MARRIAGE OF THE PRINCE OF WALES.â REJOICINGS AT CARMARTHEN. The marriage of the Prince of Wales was celebrated in this town on Tuesday last with considerable eclat. It will be remembered that at a public meeting, held some time since, in the Shire Hall, the arrangements for the rejoicings were left in the hands of a committee, with the reservation that there should be no general illumination. The committee had some difficulty in determining the character of the demonstration, which it was necessary should be such as the masses of the population could take part in, and on the whole the programme was the best that could have been provided. It is true that the rustic sports in particular were objected to as a barbarous and degrading mode of expressing popular sentiment, but it was contended that no better means could be de- vised for enlisting the sympathies of all classes, and, as the amusements were perfectly innocent in themselves, they elicited laughter and merriment in no small degree. The day was ushered in by the ringing of bells and the firing of cannon, which were continued without in- termission during the day. At 7 o'clock the 6th Volun- teer drum and fife band paraded the town, playing several martial and inspiriting airs. At 9 o'clock the real sports of the day commenced on the banks of the Towy. It was a lovely morning, and the business of the town being entirely suspended, many hundreds of people lined the banks of the river, and the old bridge was fringed with a mass of human beings, all gathered together to see the boat races. And, it was well they abandoned themselves to enjoyment, and were bent upon taking everything as it came with im- mitable good humour, for the races, with one exception, were not exciting. The first was a coracle race, in which seven or eight fishermen contended. They started, as all the races did, at the bridge, and borne down by the receding tide they took matters easily until the moored boat was passed, and then there was a splutter and a rush for the smooth water, under the bulwark, and the contest was left to two brawny fellows, who struggled hard for the victory. There was something very picturesque in this race. The fishermen in their rude wicker boats, the same as those used by the ancient Britons, paddling with energy against the stream, and cheered on by the hurrahs and shouts of the people, who seemed animated as much by the bright sunshine, and an exuberance of spirits, as by the race, for it mattered not much which was first, the cheering and applause was the same. Then came a gig race, and a two-oared boat race. In the former there was a rather foul start, in the latter a little by-play on the part of the first boat, dodging the second so as to prevent her getting to the foremost place. The boat race by cockle women was without exception the slowest and heaviest pull ever witnessed at a regatta. Two huge lumbering cockle boats started, each of them pulled by twowomen, who certainly laboured hard to little purpose; one of them got to the front, and kept there until the race was won. But every thing gave satisfaction, and on all hands there were smiling faces and congratulations on the auspicious day, and the fortunate state of the weather. Soon after 11 o'clock the inhabitants began to assem- ble in Guildhall Square, and preparations were com- menced for the procession. At half-past 11 o'clock several of the clubs, schools, &c., arrived, and the place became crowded to excess. '.The Militia Band played some lively airs, and the Volunteer Drum anl Fife Band lent its aid to the various clubs, marching in Iront of them into the Square. Just at this time Mr. Atkins, a very old inhabitant of the town, attracted universal attention. He appeared in the crowd attired in the worn and faded uniform of the Pembrokeshire Cavalry, which he joined about sixty years ago, soon after the French landed at Fishguard. The old man, walking as erect as the bur- den of eighty-two years would permit, moved about and courteously explained to all who spoke to him, the events which led him to volunteer, and the nature of the regi- ment to which he belonged. At 12 o'clock the proces- sion was admirably formed by Sergeant-Major Kyle, so that it could, without any confusion ,leave the Square As the clock was stricking 12 the 2nd and 6th Volunteer Companies, under the command of Capt. Warren, fired a felt dejoie, and the bands played the National Anthem and God Bless the Prince of Wales Many lusty cheers were given for the Queen, the Prince of Wales, and the Princess of Wales. A Choir, led by Mr. Evan Jones, Lower Factory, then sang, very well and taste- fully, Mr. Brinley Richards's song God Bless the Prince of Wales." The procession left Guildhall-Square in the following order:âSailors bearing colours and the model of a ship, No. 2 Volunteer Brass Band, the 2nd and 6th Companies of the Carmarthenshire Rifle Volunteers, the Students of the Training College, and the Boys of the Endowed Schools, No. 6 Volunteer Drum and Fife Band, Odd Fellows, under their officers, in full regalia, Ivorites in full costume, Band of the Carmarthenshire Artillery Militia, inhabitants of the town four abreast, and fishermen carrying their coracles. The procession, which was one of the largest and most pleasing we have seen here for many years, proceeded under the marshalling of Sergeant-Major Kyle and the direction of Mr. W. Morris and Mr. T. Roes, through Nott-Square, King-street, Priory-street, Spil- man-street, St. Mary's-street, Quay-street, Blue-street, and Lammas-street, to Picton's Monument, and then back to Guildhall-Square, where they were dismissed. The inmates of the Union were treated with tea, cake, and oranges; and those who use it had a present of snuff and tobacco. Isaac Horton, Esq., the High She- riff, very liberally gave a substantial dinner to the children of St. David's Church school and to the National and Practising Schools. Mr. Horton also supplied the prisoners in the County Gaol with a good dinner. Valentine Davis, Esq., gave a very bountiful supply of tea and cake to the children of St. Peter's Church Infant and Sunday schools. The committee gave tea and cake to the Practising and National and the Lancasterian Schools, and also to the Roman Catho- lie Sunday School. On Monday about 1,000 tickets for food and groceries, to the value of one shilling each, Were distributed in the Shire-hall, by Mr. Morris, Mr. J. Evans, and Mr. T. Rees. The rustic sports were a failure, the crowds of people that were present pressed so closely upon the various combatants, that it was impossible to proceed with the programme. The Market-place was first tried, and the uproar and confusion in a foot race and a donkey race were so great as to render an adjournment to a more spacious and convenient place imperative; and Mr. Norton having kindly placed a field of his behind the Cattle Market at the service of the committee, the spectators hastened there, leaving in the Market Place several hundred people gazing at the efforts which were made to climb three greasy polls. The disorder and confusion in the field were beyond description. Not half the spectators saw any of the sports. The crowd- full of good humour and funâwas unmanageable. The police did what they could but all to no purpose. The sports were, however, continued until after 5 o'clock. The streets through which the procession passed were decorated with flags, and there was in King-street an arch of evergreens. In the evening there was a partial illumination. The most attractive devices were a plume of feathers, in gas jets, in front of the residence of Valentine Davis, Esq., St.. Peter's-street, (fitted up by Mr. Wansbrough) There was a transparent plume of feathers in the window of the Cresselly public house, supplied by Ur. Jeffreys, gilder, who had in front of his premises in King-street, a very chaste and striking device. It was a transparent star, having in the centre a Bible with a crown on it, and on a scroll were the words God unite them," and surrounding the whole were the words Unity, England's Strength." This device was very justly admired. In front of the Old Ivy Bush there was in gas jets, prepared by Mr Wansbrough, a device with a transparent plume of feathers, and in variegated lights the initials A. A." The Inland Revenue Office opposite was brilliantly illuminated, every window being lit up with candles, and in va- riegated lights, provided by Mr. Jacob, Dark-Gate, there was a large plume of feathers. Immediately over the door of Mr. T. Rees's Spirit Vaults, in King- street, there was a brilliant plume of feathers sur- mounted by a crown. This device was also supplied by Mr. Wansbrough, whose premises were lit up with a star of eight points, and five feet in diameter, having in its centre a transparent plume of feathers on a dark ground, and above it in variegated lights a star of the same dimensions with the transparency in white ground. These stars had a very pretty effect. In Queen-street the Spirit Vaults of Mr. Collard were illuminated with a candle in the centre of every pane of glass in the front of the house. Mr. Wonnacott, in Guildhall- Square, had over his principal shop a splendid star. There was also a device in front of the house of Mr. Morris, plumber and bra'zier, Dark-Gate; and a star over the shop door of Mr. E. B. Jones, Lammas-street. The Angel public-house, too, was illuminated with candles. A large window in St. David's Church was beautifully illuminated, having in gas jets the repre- presentation of a golden candlestick with six branches, and as it were issuing from it a cross. This was a most artistic and appropriate device. These were the more notable part of the illumination. A large number of crackers and squibs being given away, the streets were for several hours alive with fire- works, which were flying about in every direction. At 8 o'clock there was a display of ifreworks from the balcony in front of the Shire Hall. Although they were not of a particularly attractive sort, they were made the most of by Mr. Wade, Mr. Rees, Mr. Morris, and others, who had the management of them, and for about an hour Guildhall-square was one scene of commotion and brilliancy. An attempt to fill a fire balloon with gas proved abortive and the thin and combutible fabric igniting, was soon burnt to the dismay of those entrusted with it. A balloon ascending from another part of the town, at this time floated just above the house tops in Guildhall-square. Several bonfires burned brightly on the hills surrounding the town, the most conspicuous being at Myrtle Hill and Mount Pleasant, the former prepared by Mr. Chivers, and the latter by Mr. Lewis Mvrris, and Mr. J. L. Philipps. The ball in the evening at the Assembly Room was fully attended. The Clubs that walked in procession also dined in their respective lodge-rooms.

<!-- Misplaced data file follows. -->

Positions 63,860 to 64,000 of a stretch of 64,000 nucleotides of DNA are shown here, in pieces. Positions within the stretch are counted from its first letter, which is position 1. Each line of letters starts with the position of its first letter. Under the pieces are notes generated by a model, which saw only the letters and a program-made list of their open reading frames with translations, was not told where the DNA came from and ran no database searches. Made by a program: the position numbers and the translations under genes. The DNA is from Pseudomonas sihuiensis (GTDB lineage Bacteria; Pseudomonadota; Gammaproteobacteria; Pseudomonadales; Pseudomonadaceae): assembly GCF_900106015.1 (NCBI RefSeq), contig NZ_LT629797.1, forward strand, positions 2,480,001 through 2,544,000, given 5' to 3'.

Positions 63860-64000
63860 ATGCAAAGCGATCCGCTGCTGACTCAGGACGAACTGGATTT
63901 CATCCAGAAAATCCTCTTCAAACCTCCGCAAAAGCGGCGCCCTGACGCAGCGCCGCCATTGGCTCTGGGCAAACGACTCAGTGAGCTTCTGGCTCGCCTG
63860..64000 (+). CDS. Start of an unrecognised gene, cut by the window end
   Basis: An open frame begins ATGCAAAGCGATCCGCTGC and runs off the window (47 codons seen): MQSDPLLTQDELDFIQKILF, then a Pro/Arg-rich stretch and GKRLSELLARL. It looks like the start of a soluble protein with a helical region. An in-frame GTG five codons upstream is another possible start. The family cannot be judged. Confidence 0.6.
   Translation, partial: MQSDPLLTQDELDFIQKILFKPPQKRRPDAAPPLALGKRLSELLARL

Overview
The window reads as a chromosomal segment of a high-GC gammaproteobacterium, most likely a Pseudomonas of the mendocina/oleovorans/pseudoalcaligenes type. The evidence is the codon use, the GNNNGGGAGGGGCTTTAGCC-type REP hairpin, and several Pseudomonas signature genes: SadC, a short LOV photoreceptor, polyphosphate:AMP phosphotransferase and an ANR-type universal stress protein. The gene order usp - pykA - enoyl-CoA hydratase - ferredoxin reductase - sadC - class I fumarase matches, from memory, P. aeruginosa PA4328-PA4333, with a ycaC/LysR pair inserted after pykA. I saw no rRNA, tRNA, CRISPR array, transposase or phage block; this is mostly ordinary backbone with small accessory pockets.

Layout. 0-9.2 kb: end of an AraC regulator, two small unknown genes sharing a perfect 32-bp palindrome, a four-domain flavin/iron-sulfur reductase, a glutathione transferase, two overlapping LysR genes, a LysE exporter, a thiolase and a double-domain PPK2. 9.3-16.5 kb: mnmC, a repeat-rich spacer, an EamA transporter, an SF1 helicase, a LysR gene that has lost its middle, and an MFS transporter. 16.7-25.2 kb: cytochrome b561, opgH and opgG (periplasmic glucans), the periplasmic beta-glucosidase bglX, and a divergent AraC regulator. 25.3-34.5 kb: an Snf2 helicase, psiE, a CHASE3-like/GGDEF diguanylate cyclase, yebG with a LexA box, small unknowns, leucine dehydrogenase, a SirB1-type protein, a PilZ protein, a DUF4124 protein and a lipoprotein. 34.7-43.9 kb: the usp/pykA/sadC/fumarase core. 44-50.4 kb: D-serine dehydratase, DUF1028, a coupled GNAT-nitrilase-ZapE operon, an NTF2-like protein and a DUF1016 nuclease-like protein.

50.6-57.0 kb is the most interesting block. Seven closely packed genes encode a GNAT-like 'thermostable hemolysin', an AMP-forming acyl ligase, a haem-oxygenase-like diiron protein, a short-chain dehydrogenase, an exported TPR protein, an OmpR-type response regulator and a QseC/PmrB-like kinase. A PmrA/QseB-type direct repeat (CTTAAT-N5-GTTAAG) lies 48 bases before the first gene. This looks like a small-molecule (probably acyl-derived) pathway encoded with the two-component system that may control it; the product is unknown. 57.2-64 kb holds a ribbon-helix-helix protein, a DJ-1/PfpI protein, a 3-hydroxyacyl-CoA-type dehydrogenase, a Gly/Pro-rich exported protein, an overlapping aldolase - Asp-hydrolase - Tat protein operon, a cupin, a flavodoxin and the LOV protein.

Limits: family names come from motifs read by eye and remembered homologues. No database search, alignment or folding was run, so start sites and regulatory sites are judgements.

.........................-…

[No title]

.... ''.... "''' THE MARRIAGE…

? I "I'll'I'll.111,? ....…

ECCLESIASTICAL INTELLIGENCE.

RAILWAYS. ii RAIL"\V A YS.

[No title]

| AMERICA.

[No title]

Advertising

Family Notices

SHIPPING INTELLIGENCE.